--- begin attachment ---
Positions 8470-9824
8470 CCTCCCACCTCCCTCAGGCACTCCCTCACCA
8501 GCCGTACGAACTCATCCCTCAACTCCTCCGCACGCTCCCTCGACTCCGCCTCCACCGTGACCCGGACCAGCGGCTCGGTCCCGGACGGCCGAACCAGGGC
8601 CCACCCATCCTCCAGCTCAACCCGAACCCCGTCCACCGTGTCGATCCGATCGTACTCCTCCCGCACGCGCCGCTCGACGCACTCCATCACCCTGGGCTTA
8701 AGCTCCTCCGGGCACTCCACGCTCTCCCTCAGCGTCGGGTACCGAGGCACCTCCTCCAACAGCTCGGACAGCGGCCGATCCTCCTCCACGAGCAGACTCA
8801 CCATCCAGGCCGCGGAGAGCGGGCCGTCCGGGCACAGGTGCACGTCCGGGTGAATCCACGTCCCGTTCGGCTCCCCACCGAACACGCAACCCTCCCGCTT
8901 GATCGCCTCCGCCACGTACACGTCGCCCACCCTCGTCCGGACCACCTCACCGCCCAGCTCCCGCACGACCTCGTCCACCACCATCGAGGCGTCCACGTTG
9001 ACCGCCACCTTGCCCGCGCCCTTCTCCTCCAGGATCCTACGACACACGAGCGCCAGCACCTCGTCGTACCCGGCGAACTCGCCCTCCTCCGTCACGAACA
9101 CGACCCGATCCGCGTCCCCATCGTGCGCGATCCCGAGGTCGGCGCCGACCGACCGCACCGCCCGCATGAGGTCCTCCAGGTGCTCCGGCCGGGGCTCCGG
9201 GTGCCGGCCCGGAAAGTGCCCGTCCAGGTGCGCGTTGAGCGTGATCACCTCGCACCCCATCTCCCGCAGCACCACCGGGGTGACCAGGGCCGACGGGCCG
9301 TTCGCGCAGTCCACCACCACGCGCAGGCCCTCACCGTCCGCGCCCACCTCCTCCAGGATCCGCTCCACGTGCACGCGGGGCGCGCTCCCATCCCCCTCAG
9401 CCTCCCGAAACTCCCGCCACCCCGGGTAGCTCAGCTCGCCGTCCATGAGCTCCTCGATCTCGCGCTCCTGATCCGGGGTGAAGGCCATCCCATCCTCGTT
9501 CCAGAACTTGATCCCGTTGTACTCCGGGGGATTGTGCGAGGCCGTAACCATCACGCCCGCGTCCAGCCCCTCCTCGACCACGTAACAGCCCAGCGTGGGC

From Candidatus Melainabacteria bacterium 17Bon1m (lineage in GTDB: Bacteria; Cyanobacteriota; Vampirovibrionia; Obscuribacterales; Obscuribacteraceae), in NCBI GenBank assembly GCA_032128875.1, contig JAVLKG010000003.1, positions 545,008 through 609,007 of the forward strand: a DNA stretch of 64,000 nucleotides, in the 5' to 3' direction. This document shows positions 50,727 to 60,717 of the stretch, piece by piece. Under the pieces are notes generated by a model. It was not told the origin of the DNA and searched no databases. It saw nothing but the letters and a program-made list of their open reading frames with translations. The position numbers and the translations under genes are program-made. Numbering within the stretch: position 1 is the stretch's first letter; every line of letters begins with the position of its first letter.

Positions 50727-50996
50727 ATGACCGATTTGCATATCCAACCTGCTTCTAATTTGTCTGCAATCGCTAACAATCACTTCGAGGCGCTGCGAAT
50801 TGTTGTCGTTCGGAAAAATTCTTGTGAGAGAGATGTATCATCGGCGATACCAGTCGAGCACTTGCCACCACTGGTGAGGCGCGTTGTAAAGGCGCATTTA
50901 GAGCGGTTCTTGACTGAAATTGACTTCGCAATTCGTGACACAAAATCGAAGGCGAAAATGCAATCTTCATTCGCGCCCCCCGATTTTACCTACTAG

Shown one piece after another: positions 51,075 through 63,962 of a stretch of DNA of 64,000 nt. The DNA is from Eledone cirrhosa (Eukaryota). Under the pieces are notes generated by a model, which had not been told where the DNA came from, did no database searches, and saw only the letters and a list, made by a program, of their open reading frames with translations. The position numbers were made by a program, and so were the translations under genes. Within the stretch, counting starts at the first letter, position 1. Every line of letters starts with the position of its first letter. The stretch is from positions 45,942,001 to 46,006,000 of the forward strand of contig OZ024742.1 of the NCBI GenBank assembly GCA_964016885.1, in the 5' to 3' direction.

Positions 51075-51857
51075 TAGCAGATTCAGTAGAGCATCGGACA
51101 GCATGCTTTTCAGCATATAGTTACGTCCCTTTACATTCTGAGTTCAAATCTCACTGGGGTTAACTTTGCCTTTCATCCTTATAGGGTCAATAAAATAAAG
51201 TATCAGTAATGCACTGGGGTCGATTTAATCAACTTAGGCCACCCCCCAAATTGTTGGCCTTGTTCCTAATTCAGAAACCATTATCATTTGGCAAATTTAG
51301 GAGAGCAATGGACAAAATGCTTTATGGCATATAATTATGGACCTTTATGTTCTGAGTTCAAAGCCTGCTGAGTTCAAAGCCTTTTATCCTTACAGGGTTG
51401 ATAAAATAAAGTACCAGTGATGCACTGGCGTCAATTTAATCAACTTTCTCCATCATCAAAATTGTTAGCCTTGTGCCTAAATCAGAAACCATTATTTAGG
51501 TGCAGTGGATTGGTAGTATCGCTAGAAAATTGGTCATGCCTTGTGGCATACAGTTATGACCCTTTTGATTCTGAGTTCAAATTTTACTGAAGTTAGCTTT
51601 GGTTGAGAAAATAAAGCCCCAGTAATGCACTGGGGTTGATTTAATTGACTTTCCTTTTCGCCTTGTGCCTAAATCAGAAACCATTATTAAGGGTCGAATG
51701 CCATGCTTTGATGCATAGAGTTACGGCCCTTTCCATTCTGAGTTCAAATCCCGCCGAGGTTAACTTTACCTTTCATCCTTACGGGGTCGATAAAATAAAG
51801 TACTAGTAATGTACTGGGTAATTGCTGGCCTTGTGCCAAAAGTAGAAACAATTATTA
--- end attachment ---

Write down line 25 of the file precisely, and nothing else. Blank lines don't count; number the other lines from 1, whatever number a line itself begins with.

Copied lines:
51401 ATAAAATAAAGTACCAGTGATGCACTGGCGTCAATTTAATCAACTTTCTCCATCATCAAAATTGTTAGCCTTGTGCCTAAATCAGAAACCATTATTTAGG